ByAndy Wass

Like any young professional, I constantly think about my resume – How long was that internship?  Did I forget to include an award I won in college?  For the most part I’m pretty satisfied with my experience so far and see nothing but bigger and better opportunities in my future.

And then I think about Karl Lagerfeld.

Not only has the icon established himself as one of the most influential designers of the past century through his work with Chanel, Fendi and Chloe – he is also an all-around over-achiever.  He’s that A-student who does extra credit “for fun;” he’s that gorgeous girl who claims she grew up an awkward tomboy.

What’s his secret?  Why do I envy him so much and yet marvel at each factoid I learn about him like I’ve just found a vintage Chanel 2.55?  I don’t remember a love-at-first-sight moment, but my fascination with Lagerfeld has been gradual and weird, but ever-increasing.  On my humor/fashion blog “Avant Garb” (, I frequently post about the Kaiser because he is a living oddity, and my brother and I have become obsessed with his mysterious larger-than-life image.  His classic, trademark look and four-language fluency are only the beginning.

Let’s start with a little background for some perspective.


Born Sept. 10, 1933, to a wealthy family in Hamburg, Germany, Karl-Otto Lagerfeldt moved to Paris at age 20.  He apprenticed for Pierre Balmain, designed for Jean Patou, then established a freelance career and a shop in Paris. 


In 1964 Lagerfeld freelanced for Chloe, producing a collection that won him a lot of attention.  Then in the 1970s he started to work with Fendi, while also periodically designing theater costumes.  In 1982 he began his long-term engagement with Chanel.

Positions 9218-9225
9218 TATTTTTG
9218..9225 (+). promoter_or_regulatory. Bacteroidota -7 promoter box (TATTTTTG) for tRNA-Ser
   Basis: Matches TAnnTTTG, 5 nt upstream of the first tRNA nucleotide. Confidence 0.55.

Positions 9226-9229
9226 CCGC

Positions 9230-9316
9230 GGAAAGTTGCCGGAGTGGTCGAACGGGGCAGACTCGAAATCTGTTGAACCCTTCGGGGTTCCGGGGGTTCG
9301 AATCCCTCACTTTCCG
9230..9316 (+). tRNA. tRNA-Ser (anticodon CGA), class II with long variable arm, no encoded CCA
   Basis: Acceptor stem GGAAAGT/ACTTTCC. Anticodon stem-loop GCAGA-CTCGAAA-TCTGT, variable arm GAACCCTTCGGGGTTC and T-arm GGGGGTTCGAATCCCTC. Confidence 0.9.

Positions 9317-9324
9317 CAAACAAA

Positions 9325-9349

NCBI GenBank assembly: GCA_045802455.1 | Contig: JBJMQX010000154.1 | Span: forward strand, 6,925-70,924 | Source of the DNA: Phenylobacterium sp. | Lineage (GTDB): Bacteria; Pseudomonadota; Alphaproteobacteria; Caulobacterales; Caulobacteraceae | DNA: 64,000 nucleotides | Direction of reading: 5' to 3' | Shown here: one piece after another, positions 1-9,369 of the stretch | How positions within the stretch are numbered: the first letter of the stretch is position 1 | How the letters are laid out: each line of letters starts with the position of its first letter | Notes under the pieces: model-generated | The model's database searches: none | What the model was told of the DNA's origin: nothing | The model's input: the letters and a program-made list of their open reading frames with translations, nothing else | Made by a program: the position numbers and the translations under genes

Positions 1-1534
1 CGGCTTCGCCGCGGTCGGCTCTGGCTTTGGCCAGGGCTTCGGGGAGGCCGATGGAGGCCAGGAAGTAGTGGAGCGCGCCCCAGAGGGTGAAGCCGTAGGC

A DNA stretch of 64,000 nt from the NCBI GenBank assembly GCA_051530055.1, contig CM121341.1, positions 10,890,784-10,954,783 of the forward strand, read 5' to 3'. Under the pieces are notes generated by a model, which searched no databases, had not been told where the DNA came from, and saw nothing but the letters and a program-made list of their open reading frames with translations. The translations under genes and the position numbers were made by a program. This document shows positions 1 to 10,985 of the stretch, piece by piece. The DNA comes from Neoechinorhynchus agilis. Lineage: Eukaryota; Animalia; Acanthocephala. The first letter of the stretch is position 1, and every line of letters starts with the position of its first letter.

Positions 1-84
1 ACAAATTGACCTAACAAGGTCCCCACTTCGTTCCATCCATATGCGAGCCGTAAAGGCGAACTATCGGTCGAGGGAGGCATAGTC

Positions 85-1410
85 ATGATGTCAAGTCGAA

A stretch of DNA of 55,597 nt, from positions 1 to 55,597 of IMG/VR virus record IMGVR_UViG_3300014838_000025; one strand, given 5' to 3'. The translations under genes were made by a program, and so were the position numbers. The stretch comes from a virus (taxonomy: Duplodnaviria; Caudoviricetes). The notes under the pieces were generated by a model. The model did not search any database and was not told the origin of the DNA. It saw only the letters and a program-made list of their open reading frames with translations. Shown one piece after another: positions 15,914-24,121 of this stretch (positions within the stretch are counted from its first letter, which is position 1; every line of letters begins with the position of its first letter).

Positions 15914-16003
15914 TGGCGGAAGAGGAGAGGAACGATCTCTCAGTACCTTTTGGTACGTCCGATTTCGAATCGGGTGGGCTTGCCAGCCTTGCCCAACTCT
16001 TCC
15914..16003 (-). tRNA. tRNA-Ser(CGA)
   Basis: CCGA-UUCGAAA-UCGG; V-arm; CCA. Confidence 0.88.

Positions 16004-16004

In the following years Lagerfeld continued to escalate the scale of his work, establishing his own clothing line (K Karl Lagerfeld) and fragrance collections, designing custom tour outfits for Madonna and Kylie Minogue, collaborating with H&M, personally photographing celebrities, fashion editorials and his own press kits, and making himself synonymous with the Chanel legacy. 

Pretty impressive already, right?  So what does the man who does everything do?

More, of course.

First, consider that I hardly name-dropped half the designers Uncle Karl’s worked for.  I just pointed out the biggest names for Americans.

Next consider that even though he’s over 70, Lagerfeld has been racking up the extracurriculars in the past decade, solidifying his overall artistry and creativity:

Nov. 1999: opened Paris bookstore 7L

Oct. 2000: launched publishing company Editions 7L

2002: published The Karl Lagerfeld Diet to share his weight-loss methods with the world.

2003: designed a limited edition piano for Steinway’s 150th Anniversary

Feb. 2007: his first authorized film biography, Lagerfeld Confidential, premiered at the Berlin Film Festival

Oct. 2007: personally designed a Chanel bicycle

Dec. 2007: opening of “European 20th Century Greek Revival,” at NYC’s Lorenzo Gallery; this exhibit displayed Lagerfeld’s photography and furniture collections

Jan. 2008: after failing to obtain permission to use the Kaiser’s likeness, Volvo scrapped a Swiss ad campaign featuring multiple Lagerfelds snapping shots of a new car model

Jan. 2008:  German teddy bear company Steiff, however, announced plans for a Karl Lagerfeld bear

Jan. 2008: Colette sold – and sold out of – its limited-edition Karl Lagerfeld figurines

Feb. 2008: Lagerfeld Confidential is released on DVD

April 2008: Rockstar Games announced that Lagerfeld will be a radio show host in the new installment of “Grand Theft Auto”

The legend of the Lagerfeld is in fact so sweeping that The New York Times’ blog “T: The Moment” even posted a list in November suggesting other projects for the Kaiser, including “create a quilted Diet Pepsi can cozy,” “moderate Hedi Slimane’s MySpace page,” and “partner with Johnson & Johnson on a hypoallergenic wig powder.”

Lagerfeld does reportedly have a butler on-hand at photo shoots to guard his goblet of Diet Pepsi, but come on – those suggestions are just ridiculous.  The Kaiser would never do such things, right?




Photos courtesy of the Fashion Spot forums.